Harvard's rejection of Parkland student made sense

Jill Filipovic is a journalist based in Washington and author of the book, "The H-Spot: The Feminist Pursuit of Happiness." Follow her on Twitter. The opinions expressed in this commentary are solely her own. View more opinion articles on CNN.

(CNN)It's tough out there for a conservative teenage social media personality these days -- you can't toss around racial slurs like you used to and still be welcomed into Harvard with open arms. Can you imagine a worse injustice?

That is, in all seriousness, the argument of Kyle Kashuv, an 18-year-old who became a gun rights activist in response to his classmates at Marjory Stoneman Douglas High School in Florida, who themselves became activists against gun violence in the wake of their peers being massacred by a school shooter. Kashuv got into Harvard, and then apparently had his acceptance rescinded after evidence of him making a series of racial slurs appeared online. The slurs were made via text message, Skype, and in a shared Google Doc for a class study guide two years ago.
Jill Filipovic
First, let's talk about what we're talking about: The milquetoast "racial slurs" doesn't quite cut it. According to a screenshot from the Google Doc, which the HuffPost obtained access to, Kashuv repeated the n-word in all caps 11 times.
    And in a text, obtained by the Huff Post, Kashuv, speaking about a girl appears to be complaining that she "goes for n***erjocks." In that same text, he wrote "pasty jew < n****r." The HuffPost reported that the messages were sent in late 2017 or early 2018.
    Colleges are institutions of higher learning, and they are also communities where students live and learn on campus. Having a student who has a history of throwing around racial slurs for fun on campus is a huge liability, and is not in the university's mission.
    Harvard isn't racist reform school. It's one of the most elite universities on the planet. Admission is a privilege, not a right.
    Kashuv does not see it that way. "Harvard deciding that someone can't grow, especially after a life-altering event like the shooting, is deeply concerning. If any institution should understand growth, it's Harvard, which is looked to as the pinnacle of higher education despite its checkered past," he said on Twitter.
    Harvard didn't decide that someone can't grow. Kashuv is welcome to grow as much as he wants -- and I certainly hope that he does. But Harvard does have standards around character and personal morality, as it should.
    More importantly, though, is how apparent it is that Kashuv hasn't grown from this experience. When you're 18, two years ago is a long time, and no doubt Kashuv is indeed a different person now than he was at 16 .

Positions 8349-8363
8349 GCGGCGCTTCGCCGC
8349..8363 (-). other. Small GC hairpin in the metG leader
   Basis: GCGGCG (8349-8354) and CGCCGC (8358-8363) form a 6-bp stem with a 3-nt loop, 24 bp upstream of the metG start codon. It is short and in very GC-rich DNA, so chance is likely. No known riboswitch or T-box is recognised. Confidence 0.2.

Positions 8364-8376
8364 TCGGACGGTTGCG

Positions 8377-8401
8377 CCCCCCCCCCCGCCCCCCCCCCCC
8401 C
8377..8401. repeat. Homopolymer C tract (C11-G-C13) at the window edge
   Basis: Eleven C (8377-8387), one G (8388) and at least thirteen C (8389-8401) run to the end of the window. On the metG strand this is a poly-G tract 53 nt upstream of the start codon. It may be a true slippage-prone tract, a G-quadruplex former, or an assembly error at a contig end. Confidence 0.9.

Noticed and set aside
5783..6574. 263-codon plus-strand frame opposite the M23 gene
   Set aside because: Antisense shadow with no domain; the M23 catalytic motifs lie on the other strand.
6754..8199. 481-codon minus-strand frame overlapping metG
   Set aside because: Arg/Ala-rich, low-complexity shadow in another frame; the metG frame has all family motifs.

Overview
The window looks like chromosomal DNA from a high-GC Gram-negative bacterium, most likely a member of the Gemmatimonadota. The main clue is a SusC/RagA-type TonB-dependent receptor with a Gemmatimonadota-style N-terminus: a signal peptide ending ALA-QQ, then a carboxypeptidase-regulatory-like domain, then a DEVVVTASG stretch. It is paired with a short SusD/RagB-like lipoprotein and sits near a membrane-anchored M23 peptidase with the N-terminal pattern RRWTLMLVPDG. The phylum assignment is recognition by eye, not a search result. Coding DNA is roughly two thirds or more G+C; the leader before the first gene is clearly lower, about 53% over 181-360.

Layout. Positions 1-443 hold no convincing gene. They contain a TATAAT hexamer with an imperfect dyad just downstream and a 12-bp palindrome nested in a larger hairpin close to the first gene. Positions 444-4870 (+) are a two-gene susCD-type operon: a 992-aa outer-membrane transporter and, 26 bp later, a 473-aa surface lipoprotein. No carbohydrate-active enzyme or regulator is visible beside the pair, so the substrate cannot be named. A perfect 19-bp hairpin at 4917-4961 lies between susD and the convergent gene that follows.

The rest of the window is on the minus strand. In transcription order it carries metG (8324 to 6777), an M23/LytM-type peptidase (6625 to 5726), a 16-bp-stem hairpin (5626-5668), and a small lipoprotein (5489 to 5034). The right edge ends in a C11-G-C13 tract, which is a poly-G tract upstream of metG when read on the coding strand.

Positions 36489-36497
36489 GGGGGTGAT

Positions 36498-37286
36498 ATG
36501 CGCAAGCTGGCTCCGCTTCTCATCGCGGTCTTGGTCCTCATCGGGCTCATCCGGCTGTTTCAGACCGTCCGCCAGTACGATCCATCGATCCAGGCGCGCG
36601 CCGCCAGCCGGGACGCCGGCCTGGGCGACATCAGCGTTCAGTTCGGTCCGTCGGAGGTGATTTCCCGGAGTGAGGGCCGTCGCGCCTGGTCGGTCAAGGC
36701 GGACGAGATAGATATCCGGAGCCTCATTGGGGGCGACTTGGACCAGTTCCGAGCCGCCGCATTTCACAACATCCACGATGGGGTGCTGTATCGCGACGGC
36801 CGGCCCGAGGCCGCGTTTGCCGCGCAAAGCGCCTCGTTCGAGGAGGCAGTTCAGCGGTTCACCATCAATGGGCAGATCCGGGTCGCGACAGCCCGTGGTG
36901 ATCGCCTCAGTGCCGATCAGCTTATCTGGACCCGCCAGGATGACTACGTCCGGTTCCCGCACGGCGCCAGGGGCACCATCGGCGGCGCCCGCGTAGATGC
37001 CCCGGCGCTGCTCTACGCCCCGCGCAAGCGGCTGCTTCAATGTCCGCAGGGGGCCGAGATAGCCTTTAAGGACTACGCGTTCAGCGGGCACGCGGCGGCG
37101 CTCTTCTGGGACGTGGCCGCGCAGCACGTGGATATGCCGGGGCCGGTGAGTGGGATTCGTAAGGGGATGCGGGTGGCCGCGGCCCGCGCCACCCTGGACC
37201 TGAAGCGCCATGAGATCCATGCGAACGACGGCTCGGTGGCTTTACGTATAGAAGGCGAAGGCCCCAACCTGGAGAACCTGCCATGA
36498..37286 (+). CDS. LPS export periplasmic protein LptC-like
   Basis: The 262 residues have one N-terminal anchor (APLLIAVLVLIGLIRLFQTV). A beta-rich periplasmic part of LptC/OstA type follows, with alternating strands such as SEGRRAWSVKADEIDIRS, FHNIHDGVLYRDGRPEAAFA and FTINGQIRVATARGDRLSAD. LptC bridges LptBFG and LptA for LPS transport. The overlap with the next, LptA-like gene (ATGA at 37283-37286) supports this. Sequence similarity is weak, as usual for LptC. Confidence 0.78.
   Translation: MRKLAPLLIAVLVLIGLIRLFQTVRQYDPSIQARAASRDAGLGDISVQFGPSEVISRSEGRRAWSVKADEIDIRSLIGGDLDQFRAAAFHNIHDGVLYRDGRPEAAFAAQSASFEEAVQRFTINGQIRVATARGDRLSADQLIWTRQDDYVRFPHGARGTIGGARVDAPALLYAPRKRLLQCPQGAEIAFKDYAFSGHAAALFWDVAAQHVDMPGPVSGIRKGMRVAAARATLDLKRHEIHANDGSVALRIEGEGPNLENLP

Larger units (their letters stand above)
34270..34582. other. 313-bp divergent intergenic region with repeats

But the thing about truly profound shifts in worldview -- like the shift that would be required to change from an unapologetic racist who found it amusing "to be as extreme and shocking as possible" -- is that they come with humility. They come with the understanding that actions have consequences, and that reckonings come. They come with wisdom borne out of sincere regret.
    Kashuv says he regrets his words. But has he truly learned from them if he's not willing to bear their consequences? His Twitter thread is defensive and self-justifying -- Harvard is racist too is his primary argument. And Harvard does indeed have an ugly racist past. It continues to operate in a vastly unequal and racist society. The institution continues to swim in these waters; there are ongoing, robust debates about what accountability looks like, what amends might be, what reparations should be. Harvard is very, very far from perfect.
    But the process of accountability, forced by the many Harvard students and alumni who want the place to be better, is ongoing. Based on his Twitter statement, Kashuv does not appear to be doing any of that work on himself. He seems to genuinely regret that he got caught being racist. But he does not seem to believe that the hideous racism he exhibited should have any bearing on his life right now. Has he thought about the number of black students who could have been at Harvard but who saw their sense of self-worth systematically knocked down by the racism of white classmates like Kashuv?
    Or the black students who were underestimated, perhaps put in the "slow learners" group or not given access to the advanced placement or gifted programs, because teachers who were unconsciously racist tracked them based on their skin color?
    Or the black students who never had a chance to go a school as tony and desirable as Marjory Stoneman Douglas in the first place, because centuries of American racism have made the dream of Harvard much more accessible to the white and well-off?
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    All of that, of course, is not Kashuv's individual burden to carry. But he is part of a system where, for him, racism has been funny and shocking, not life-altering, kneecapping, and potentially deadly.
    In Kashuv's view, he is the victim here -- not of his own typing fingers, or of his awful thoughts, or of his abhorrent decisions, but of Harvard deciding that someone who makes the choices he has made is not currently deserving of the privilege of admission.
      Kashuv's life has not been ruined. He has a huge platform. He will certainly find admission elsewhere. And he has an opportunity here to take responsibility and to use this as a moment of growth and serious reflection. He can choose to be accountable for his words, his actions, and how those fit into a much bigger system of systematic racism.
      He has not been branded "irredeemable," as he says Harvard branded him. All he needs to do is redeem himself.